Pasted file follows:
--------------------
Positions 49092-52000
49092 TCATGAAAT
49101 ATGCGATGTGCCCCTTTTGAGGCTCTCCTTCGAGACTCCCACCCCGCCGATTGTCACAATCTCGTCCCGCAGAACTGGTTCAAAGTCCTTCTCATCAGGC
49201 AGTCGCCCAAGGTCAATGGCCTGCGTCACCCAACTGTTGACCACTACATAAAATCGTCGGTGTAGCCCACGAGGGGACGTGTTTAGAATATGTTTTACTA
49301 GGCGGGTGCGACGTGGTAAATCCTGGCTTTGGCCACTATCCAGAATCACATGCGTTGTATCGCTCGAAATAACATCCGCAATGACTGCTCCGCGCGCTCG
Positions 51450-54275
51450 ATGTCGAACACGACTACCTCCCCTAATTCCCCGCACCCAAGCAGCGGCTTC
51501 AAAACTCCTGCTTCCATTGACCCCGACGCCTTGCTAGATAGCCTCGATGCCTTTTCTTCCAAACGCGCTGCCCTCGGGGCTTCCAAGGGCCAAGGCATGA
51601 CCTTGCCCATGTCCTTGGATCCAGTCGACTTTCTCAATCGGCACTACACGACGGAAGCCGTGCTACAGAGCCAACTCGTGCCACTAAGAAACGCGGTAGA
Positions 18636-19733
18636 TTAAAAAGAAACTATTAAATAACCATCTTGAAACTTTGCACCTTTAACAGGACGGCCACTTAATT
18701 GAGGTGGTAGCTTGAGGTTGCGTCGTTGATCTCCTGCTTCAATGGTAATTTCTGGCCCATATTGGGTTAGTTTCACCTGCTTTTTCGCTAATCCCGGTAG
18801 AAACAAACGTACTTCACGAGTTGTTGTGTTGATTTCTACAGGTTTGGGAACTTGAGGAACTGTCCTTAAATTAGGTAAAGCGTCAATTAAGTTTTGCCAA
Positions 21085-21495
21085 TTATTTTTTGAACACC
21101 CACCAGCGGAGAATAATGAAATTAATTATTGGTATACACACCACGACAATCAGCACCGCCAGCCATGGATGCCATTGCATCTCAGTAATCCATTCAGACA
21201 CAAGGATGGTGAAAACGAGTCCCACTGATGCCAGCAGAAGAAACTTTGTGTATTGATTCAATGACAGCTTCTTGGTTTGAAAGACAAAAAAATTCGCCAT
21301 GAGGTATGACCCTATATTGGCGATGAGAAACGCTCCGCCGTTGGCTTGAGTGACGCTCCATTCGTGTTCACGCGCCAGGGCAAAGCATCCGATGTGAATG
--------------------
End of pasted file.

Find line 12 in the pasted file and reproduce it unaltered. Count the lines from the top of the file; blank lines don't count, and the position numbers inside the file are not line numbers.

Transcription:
18701 GAGGTGGTAGCTTGAGGTTGCGTCGTTGATCTCCTGCTTCAATGGTAATTTCTGGCCCATATTGGGTTAGTTTCACCTGCTTTTTCGCTAATCCCGGTAG